Lee Pitts wins some hefty recognition
Lee Pitts has been awarded the St. Clair Balfour Fellowship, from the Canadian Journalism Foundation. (Photo by Chris Hibbs)
Lee Pitts of CBC Newfoundland and Labrador has won a fellowship to die for.
The awarding winning video-journalist has been honoured with the St. Clair Balfour Fellowship, from the Canadian Journalism Foundation.
In a nutshell, Lee will take eight months off work at CBC NL to do some really cool stuff, in a classroom at Massey College, University of Toronto.
“The Fellowship is designed to give journalists, with some experience and a body of work behind them, the chance to take time away from the daily grind, the next deadline, the next story, and look at my industry, and topics important in Canada, from a different perspective,” Lee said, in an email interview.
The Fellowship is difficult to explain, partly because each Fellow is free to shape much of the experience to suit their own skills and interests, but clearly it is a great opportunity.
“From what I've figured out from chats with previous Fellows, each one has an entirely different experience from the other. However, all have told me they had an amazing experience; time to think, read, explore, travel, meet influential Canadians in the journalism industry and outside of it, and debate/discuss the future of the industry. Within that experience, I'll do some personal study on topics that I've yet to figure out, and more travel. I also have to attend formal dinners wearing a black academic gown. There are some regimented traditions at Massey College that will take some getting used to… I have already started creating a list of people I’d like to meet with, including Romeo Dallaire, a man I've met a couple of times before, but not for a 90-minute off-the-record conversation. The other Fellows and I will have to decide together who we invite and see whether we can get them to participate.”
Lee said he will live in residence at Massey College for eight months, auditing some graduate courses, and organizing and taking part in weekly journalism seminars.
“(We’ll) be discussing both journalism and contemporary topics with my other fellows and invited guest speakers. Those guests will be decided by the group of Fellows, and in the past has included former Prime Ministers, news executives, heads of national newspapers, senators, and the list goes on. It’s an opportunity to discuss emerging trends in the industry, the future of the industry, and debate, discuss, and learn about other contemporary issues in Canada.”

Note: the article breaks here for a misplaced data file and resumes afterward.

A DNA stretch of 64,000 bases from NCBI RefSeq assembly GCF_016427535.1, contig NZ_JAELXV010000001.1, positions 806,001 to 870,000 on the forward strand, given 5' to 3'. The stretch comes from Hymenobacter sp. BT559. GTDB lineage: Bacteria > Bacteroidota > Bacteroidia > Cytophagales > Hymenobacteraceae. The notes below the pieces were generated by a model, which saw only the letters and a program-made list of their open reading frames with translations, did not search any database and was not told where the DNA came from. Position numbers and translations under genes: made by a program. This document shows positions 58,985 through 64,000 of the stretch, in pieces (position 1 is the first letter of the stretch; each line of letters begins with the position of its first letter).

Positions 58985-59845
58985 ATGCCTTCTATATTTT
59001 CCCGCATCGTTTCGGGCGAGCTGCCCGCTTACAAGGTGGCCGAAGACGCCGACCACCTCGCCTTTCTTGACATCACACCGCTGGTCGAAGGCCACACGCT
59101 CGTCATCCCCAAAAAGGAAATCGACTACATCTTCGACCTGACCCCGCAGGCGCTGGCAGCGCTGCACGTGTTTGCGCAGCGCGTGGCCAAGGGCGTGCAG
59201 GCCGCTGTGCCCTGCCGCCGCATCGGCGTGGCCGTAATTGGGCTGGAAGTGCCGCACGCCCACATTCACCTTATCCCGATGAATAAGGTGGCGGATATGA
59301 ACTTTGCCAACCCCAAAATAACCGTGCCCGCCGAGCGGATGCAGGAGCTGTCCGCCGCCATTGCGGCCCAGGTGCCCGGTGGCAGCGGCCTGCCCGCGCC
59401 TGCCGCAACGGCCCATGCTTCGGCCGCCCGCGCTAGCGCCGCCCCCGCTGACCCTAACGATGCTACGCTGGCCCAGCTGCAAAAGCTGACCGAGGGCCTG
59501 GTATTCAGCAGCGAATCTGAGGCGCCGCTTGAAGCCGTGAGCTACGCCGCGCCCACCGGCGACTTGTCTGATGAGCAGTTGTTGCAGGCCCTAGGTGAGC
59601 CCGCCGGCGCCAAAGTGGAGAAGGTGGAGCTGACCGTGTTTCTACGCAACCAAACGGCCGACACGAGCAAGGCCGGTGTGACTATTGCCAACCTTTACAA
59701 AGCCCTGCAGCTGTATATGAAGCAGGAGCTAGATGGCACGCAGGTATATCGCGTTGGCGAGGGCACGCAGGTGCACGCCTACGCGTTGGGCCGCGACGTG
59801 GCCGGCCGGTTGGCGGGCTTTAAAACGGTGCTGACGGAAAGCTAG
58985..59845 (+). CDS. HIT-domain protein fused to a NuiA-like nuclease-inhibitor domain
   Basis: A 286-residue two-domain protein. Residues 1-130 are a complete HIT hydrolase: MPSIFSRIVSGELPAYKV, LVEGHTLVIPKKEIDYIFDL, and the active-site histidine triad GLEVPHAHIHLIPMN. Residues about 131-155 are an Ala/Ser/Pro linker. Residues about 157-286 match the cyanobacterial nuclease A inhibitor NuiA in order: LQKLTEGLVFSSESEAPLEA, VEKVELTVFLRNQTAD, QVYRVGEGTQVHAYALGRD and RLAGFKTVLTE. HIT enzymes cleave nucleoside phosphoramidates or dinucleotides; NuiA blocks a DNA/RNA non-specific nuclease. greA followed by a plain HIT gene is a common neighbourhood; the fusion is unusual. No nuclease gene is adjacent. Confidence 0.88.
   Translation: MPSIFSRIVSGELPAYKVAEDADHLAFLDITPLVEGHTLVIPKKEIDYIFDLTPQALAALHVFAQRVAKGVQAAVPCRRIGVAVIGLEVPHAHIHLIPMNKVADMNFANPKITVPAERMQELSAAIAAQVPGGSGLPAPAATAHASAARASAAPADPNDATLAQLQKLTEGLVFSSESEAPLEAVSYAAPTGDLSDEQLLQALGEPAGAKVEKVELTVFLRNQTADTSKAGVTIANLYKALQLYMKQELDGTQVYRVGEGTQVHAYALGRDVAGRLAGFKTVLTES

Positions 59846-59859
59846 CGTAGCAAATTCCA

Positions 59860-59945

Lee drew a blank, when asked why he made the final selection for this Fellowship.
“I don't know why I've been chosen. I met with the selection committee in May in Toronto, and after I left, I thought I'd never see them again. I lost my voice and could barely speak or answer any of their questions, and I just didn't think it went very well. Apparently I was wrong. I've been told that I had been chosen out of thousands of applicants. There are three other Canadian Fellows, one from Mexico and one from Ghana. I'm told that Massey College likes to create a ‘team’ each year with the journalism Fellows, a group that will be cohesive and likely have similar interests. Based on the other Fellows’ backgrounds and my own interests, I suspect the ‘team’ has common interests in debating and studying social and digital media, the changing industry, and international journalism and affairs… I'm told I'm in for a wild ride, an amazing experience that can't be simplified into a sentence – and I find that both exciting and terrifying at the same time.”
Lee is definitely a ‘jack of all trades’ around the CBC newsroom. He has performed as host, senior producer, line-up producer, field producer, reporter, video-journalist, radio news reader and has even filled in – quite capably, I must say – for weather presenter, Ryan Snoddon. So, where would Lee like to be, career-wise, five years from now?
“I can't say I haven't thought about that question – my friends will tell you it’s all I talk about! But I am stuck for an answer. Partly because there have been so many changes in journalism over the years that by the time I reach the ‘job’ or level I want, it has changed or morphed into something else. For example, when I was younger, my mom asked me whether I wanted to be a ‘cameraman’ or a ‘reporter’ because I couldn't be both. Ha! I'm now a video-journalist, trained to shoot, edit and write all of my own stories, as I did when I traveled through Africa a couple of years ago. (Though, I admit, I now regularly work with amazing shooters and editors at CBC and don't always VJ)… I suspect where I'll end up in five years likely won't be a position that exists today. But I hope to remain on the air as a TV and Radio journalist and keep taking on more challenging assignments over time. I'd also like to stay with CBC, but it’s a large organization, so it’s hard to say where within the CBC I'll end up.”
Lee is honoured to be chosen for the Fellowship, and gives much of the credit to his co-workers.
“I owe so much of it to my coworkers at CBC for being so supportive of me and my career over the years, helping me, giving me opportunities, and constantly pushing me. I've worked at several CBC locations across the country as a reporter, and CBC NL is the most supportive of all of those locations, and it’s all down to the people who work here.
“I think the body of work my coworkers have helped me create has led to this Fellowship – a rare opportunity to get paid, not have a daily deadline and pursue experiences that I wouldn't get to chase on a regular basis. The whole thing sounds too good to be true. To be honest, I'm excited, nervous, and somewhat overwhelmed by the thought of it all.”